So, it’s not quite a blizzard is it? But in Texas terms, it’s basically unprecedented. It’s a once in a generation kind of winter storm we are experiencing this week.
Feels like the last year, has been full of the unprecedented.
Last year, the beginning of the pandemic fell during Lent, the season set aside to prepare our hearts for the death that defeated all death.
We saw deep racial discord the weeks leading up to and on Pentecost, the day set aside to remember how God has united His people by His Spirit.
Our nation experienced civil unrest like many of us have never seen in our lifetimes on January 6, the day of Epiphany, the day set aside to remember the glory of Jesus Christ.
And this winter storm, just so happens to fall at the beginning of Lent.
This past year, we have seen much of the world’s current brokenness fall on the very days the church sets aside to remember God’s work to reverse the curses unleashed by sin.
It’s been a full year, yet as surely as those days have been marked by the present suffering, deeper still is the reality that God sets apart His people and invites us to remember Him as uniquely working in the midst of this broken world.
In God’s providence, we find ourselves entering Lent this year in the bitter cold. With a new season upon us and snow all around us, we have the opportunity to lean into the set apartness of the season and reflect on the world’s need, our dependence, and our vulnerability. Where we remember that there is a God, but we are not Him.
At Mosaic we call Lent the “long valley to Easter.” Like Advent, Lent is a season where we deliberately step into reflection on the greatness of God and our absolute dependence as creatures.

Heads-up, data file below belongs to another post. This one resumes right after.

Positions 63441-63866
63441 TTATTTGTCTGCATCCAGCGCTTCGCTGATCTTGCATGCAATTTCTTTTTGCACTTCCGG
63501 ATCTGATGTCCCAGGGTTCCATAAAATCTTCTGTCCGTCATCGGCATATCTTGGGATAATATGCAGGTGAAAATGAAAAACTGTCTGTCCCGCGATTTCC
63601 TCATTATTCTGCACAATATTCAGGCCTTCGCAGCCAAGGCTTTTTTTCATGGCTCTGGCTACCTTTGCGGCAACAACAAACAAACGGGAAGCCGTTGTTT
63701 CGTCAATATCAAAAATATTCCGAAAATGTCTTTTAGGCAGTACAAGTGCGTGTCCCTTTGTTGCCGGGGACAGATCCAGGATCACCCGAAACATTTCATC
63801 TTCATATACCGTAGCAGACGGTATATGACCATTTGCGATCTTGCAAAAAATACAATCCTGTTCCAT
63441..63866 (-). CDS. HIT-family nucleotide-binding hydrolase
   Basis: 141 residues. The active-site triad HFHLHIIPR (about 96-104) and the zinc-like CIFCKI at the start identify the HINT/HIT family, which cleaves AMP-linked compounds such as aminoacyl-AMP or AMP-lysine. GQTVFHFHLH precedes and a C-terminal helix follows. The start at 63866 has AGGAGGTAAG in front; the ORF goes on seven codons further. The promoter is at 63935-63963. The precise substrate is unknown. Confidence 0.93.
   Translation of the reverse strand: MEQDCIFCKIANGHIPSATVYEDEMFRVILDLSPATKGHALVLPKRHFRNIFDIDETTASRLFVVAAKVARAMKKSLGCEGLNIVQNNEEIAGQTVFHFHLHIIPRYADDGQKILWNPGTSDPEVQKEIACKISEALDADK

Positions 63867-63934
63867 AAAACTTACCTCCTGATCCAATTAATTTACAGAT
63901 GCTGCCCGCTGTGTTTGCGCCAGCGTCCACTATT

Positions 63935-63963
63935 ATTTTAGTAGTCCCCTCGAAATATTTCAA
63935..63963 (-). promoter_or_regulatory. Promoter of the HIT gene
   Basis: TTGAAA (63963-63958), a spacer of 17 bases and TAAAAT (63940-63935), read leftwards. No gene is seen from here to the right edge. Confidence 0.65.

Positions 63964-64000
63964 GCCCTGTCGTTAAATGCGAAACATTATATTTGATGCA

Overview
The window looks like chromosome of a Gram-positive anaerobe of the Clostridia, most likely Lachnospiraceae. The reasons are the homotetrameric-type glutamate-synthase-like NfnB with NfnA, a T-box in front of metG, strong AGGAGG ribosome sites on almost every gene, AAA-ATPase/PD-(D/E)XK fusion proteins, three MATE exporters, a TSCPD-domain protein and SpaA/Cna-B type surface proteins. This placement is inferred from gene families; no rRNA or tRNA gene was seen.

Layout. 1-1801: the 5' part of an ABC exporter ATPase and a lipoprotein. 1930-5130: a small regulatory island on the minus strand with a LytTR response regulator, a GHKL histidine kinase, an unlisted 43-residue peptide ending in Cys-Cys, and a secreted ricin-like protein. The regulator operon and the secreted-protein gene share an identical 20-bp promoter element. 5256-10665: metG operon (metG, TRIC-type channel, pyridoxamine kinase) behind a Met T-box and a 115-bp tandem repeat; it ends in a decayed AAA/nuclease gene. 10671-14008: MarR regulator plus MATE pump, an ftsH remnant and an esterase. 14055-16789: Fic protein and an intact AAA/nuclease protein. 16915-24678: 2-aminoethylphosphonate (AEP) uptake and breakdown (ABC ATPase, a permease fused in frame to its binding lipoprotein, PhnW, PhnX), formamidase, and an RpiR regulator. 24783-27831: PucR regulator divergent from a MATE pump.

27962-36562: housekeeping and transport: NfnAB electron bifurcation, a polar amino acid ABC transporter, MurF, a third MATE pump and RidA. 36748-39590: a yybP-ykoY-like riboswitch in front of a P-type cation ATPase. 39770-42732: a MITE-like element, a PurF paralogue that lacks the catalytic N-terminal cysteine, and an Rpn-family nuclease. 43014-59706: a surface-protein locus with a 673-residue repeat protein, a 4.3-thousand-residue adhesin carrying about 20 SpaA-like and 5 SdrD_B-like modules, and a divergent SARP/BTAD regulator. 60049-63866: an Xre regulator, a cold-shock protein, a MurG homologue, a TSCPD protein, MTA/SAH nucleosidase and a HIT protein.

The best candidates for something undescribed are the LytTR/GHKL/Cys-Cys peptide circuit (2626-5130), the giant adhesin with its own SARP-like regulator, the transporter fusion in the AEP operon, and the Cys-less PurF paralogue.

Ash Wednesday whispers Genesis 3:18 to us, “By the sweat of your face you shall eat bread, till you return to the ground, for out of it you were taken; for you are dust, and to dust you shall return.”
And this whisper echoes throughout Lent: We are dust, but God is not.
We have need, God does not.
We may die, but God will not.
And in the end, death is defeated forever and everyone experiences resurrection.
Resurrection to fellowship with God or resurrection to forever without God.
Traditionally, ashes are applied to the foreheads of Christians in Ash Wednesday services as a reminder that we are not God, that apart from God’s intervention in resurrection power...we will return to the dust in death.
Lent encourages us to sow a holy unrest and discontentment with the brokenness of the world and our lives. And then, to bring this unrest to God in prayer and fasting.
Lent is anchored by a hope, a hope that after the last year can appear faint on the horizon of our storm tossed lives. The hope that a day is coming where the resurrected Christ will appear and death and darkness will be defeated for good, forever.
The long valley to Easter opens up to a beautiful view: The glory of the resurrected Christ.
But before we get to that vista, we are greeted by the blessed darkness of the cross.
What are we to do with beginning Lent in a blizzard? What are we to do with the last year so full of our brokenness and that of the world?
The best (and sometimes only) thing to do is to come to God, with humble hearts in prayer. As Psalm 51:17 says, “The sacrifices of God are a broken spirit; a broken and contrite heart, O God, you will not despise.”
And we pray:
“Almighty and everlasting God, You hate nothing You have made and forgive the sins of all who are penitent. Create and make in us new and contrite hearts, that we, lamenting our sins may receive from You, the God of all mercy, perfect remission and forgiveness; through Jesus Christ our Lord, who lives and reigns with You and the Holy Spirit, one God, for ever and ever. Amen.”